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Review 1 of "Getting Jumped in Vacationland: The Complicated Rhetoric and Realities of Assault in a Small Town"

...Qualitative...Criminology

Published onNov 08, 2021
Review 1 of "Getting Jumped in Vacationland: The Complicated Rhetoric and Realities of Assault in a Small Town"

Vote: Publish pending minor changes


[For votes to count, referees must reasonably explain why they voted as they did. Thus, please explain your vote. If you voted to publish pending minor changes, specify each change, why it is needed, and, possibly, how it should/could be done.]

An interesting paper. The most substantive concern is that the authors did not sufficiently acknowledge how “unrepresentative” the ECSU comments might be. As with the “gadflies” who speak during the public hour at local government meetings and the writers of letters to the editors of newspapers, those who are moved to make their views public are likelier to be dissatisfied than satisfied with the status quo. One must therefore be cautious about making too many inferences from them about the mood of the general population.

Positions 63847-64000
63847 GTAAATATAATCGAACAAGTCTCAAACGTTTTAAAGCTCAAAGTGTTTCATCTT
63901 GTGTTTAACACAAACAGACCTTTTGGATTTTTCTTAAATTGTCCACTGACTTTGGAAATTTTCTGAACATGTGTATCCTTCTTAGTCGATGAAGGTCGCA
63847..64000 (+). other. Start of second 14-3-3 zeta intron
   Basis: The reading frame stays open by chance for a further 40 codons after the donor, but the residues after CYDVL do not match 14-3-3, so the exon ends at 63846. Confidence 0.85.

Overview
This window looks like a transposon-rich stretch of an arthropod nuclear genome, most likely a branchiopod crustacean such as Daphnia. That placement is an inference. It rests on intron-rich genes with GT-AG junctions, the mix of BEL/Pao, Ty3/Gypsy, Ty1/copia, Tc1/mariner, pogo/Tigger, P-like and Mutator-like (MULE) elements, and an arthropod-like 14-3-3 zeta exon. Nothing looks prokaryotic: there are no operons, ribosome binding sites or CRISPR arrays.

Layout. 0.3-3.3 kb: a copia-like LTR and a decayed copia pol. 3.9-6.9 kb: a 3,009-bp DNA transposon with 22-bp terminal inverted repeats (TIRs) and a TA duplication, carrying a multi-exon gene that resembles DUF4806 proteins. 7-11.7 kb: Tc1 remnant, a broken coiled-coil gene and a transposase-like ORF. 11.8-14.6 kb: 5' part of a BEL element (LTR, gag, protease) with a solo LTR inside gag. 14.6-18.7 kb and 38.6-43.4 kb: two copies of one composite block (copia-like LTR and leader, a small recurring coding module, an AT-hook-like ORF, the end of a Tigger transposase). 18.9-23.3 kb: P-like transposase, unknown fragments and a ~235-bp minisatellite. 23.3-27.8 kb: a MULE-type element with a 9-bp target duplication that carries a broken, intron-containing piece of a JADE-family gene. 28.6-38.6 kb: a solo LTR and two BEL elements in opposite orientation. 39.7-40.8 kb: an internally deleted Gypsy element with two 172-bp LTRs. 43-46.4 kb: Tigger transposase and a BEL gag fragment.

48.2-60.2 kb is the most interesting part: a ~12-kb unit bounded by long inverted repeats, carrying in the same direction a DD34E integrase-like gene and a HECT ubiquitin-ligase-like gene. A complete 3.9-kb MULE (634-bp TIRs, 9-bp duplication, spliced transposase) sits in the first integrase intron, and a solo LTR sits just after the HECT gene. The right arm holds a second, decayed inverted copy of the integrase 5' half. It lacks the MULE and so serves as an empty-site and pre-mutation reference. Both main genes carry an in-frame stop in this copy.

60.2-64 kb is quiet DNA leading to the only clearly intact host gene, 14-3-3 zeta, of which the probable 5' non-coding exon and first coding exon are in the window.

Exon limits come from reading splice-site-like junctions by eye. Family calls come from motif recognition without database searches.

In any discussion of “the idyllic small town,” Herbert Gans’ Deciding What’s News, in which he lists “small-town pastoralism” among eight “enduring values” in the news, is seminal. The authors should consider citing him in that section of the paper. (See also Russell Frank, “When Bad Things Happen in Good Places,” Rural Sociology 68(2), 2003, pp. 207-230.)